The federal cabinet decided to make Friday an official “day of expression of love for the prophet” after discussing the “Innocence of Muslims” movie, which has triggered more than a week of violent protests across the Islamic world, a senior government official said.

The move came after religious parties called for a day of protest on Friday to denounce the film.

Interior Minister Rehman Malik, while speaking to media representatives earlier today, said that the Pakistan People’s Party (PPP) would join protestors in their demonstrations.

The head of the Sunni Tehreek religious party on Monday urged people across the country to close their businesses and hold rallies against the film, which was made in the United States.

As if the furor over the video weren’t enough on its own, a French magazine is fanning the flames by publishing a new Mohammad cartoon, and in response France is closing a number of embassies and international schools on Friday:

A French magazine ridiculed the Prophet Mohammad on Wednesday by portraying him naked in cartoons, threatening to fuel the anger of Muslims around the world who are already incensed by a film depicting him as a womanizing buffoon.

The French government, which had urged the magazine not to print the images, said it was temporarily shutting down premises including embassies and schools in 20 countries on Friday, when protests sometimes break out after Muslim prayers.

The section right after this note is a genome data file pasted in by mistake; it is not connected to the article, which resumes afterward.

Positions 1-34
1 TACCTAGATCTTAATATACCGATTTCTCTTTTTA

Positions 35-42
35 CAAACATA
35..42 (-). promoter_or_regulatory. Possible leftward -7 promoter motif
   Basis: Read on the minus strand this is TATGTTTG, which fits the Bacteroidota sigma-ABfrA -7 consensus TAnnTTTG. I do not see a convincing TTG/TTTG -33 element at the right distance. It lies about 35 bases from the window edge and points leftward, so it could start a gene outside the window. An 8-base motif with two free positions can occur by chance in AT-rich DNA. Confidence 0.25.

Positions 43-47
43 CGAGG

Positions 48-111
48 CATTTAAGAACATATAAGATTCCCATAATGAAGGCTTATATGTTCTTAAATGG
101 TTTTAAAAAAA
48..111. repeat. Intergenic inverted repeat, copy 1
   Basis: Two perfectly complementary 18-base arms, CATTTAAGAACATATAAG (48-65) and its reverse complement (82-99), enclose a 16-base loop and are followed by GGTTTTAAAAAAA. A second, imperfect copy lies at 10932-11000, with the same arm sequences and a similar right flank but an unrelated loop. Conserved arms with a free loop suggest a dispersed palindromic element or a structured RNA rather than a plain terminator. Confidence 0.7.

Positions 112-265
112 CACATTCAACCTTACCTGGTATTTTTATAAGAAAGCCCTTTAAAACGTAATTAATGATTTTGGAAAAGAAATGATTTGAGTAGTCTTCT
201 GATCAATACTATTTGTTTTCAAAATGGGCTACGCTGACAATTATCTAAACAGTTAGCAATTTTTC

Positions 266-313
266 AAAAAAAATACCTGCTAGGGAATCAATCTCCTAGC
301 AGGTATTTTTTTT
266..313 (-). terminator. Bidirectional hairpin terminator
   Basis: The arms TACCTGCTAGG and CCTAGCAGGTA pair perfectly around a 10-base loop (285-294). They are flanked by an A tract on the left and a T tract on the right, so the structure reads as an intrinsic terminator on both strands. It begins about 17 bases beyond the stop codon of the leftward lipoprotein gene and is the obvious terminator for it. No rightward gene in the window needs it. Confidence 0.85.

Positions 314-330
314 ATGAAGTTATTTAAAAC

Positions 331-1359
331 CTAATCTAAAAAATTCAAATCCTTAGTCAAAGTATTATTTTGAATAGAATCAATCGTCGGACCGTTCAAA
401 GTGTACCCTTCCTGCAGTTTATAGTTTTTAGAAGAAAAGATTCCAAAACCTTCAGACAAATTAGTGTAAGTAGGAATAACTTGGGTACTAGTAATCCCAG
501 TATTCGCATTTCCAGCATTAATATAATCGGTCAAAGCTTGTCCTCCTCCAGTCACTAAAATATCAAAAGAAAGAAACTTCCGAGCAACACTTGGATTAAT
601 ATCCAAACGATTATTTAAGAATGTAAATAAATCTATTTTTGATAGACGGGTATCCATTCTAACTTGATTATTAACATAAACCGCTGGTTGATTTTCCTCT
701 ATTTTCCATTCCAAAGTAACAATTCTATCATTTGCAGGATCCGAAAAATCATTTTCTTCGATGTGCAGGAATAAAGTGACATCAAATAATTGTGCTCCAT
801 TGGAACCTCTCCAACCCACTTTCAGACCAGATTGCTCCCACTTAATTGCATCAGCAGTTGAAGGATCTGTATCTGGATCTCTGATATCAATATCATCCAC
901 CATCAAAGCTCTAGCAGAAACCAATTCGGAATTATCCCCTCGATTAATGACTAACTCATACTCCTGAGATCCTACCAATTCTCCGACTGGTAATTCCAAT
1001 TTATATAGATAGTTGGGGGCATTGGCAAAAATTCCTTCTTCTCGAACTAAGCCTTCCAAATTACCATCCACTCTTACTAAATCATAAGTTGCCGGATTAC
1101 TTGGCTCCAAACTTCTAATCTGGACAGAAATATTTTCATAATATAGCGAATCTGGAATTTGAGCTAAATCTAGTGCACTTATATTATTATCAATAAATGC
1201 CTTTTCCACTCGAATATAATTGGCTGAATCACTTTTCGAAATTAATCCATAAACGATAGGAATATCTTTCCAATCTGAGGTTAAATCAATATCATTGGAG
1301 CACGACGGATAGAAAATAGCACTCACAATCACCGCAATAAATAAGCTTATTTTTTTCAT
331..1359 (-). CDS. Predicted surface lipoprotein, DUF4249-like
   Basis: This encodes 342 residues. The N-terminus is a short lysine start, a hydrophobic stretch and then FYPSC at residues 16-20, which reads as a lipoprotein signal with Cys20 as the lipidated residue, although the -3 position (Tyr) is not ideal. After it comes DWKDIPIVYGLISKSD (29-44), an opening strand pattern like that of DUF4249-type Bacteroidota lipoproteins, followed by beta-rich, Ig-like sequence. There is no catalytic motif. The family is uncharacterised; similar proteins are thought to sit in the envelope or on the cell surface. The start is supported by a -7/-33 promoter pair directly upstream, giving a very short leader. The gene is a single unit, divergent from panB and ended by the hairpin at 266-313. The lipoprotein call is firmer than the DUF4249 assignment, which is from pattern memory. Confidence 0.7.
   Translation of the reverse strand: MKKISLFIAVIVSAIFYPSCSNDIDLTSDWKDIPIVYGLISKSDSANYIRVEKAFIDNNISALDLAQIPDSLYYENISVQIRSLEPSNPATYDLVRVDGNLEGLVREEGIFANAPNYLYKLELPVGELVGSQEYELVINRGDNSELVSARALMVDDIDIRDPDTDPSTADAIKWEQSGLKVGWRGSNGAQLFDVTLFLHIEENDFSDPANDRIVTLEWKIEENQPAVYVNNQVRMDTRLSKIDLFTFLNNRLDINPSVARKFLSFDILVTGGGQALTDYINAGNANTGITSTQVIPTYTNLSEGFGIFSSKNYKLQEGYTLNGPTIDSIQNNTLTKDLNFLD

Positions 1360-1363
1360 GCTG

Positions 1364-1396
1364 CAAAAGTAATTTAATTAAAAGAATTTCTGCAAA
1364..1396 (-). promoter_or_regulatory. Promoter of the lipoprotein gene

Riot police were deployed to protect the Paris offices of satirical weekly Charlie Hebdo after it hit the news stands with a cover showing an Orthodox Jew pushing the turbaned figure of Mohammad in a wheelchair. On the inside pages, several caricatures of the Prophet showed him naked.

We are now well beyond the realm of “spontaneous” reaction to a single provocative and poorly produced video. When governments nearly half a world apart take actions two days in advance of anticipated demonstrations that seem virtually guaranteed to descend into violence, then somehow the actions of a few demented agitators in the West and a few demented religious zealots in Asia and the Middle East seem to have achieved their goals of bringing even more chaos to a troubled world.

Are the demented agitators in the West just a handful of losers working independently toward a shared goal, or are there hidden forces providing financial and logistic support? Sadly, Pakistan is showing by its actions that they are allowing religious zealots to have too much power over their government. This should serve as a warning to those who would decrease the separation of church and state in the US, but don’t look for that lesson to be learned any time soon.

Friday seems virtually guaranteed to be ugly.

Iran Putting Out Hopeful Signals Ahead of Amano Meeting in Tehran, Resumption of P5+1 Talks Wednesday

Although today’s meeting with IAEA Director General Yukiya Amano in Tehran  is still in process as of this writing, Iran has put out very hopeful signals ahead of both this meeting and the resumption on Wednesday of the P5+1 talks in Baghdad. Adding to the atmosphere that a deal could be in the works are some positive words from Amano himself:

Before his arrival in Tehran Amano told reporters, “I really think this is the right time to reach agreement. Nothing is certain but I stay positive.” Amano added “good progress” had already been made.

/snip/

“We need to keep up the momentum. There has been good progress during the recent round of discussions between Iran and the IAEA,” Reuters quoted Amano as saying.

The same Mehr News piece carried upbeat news from the Iranian side as well: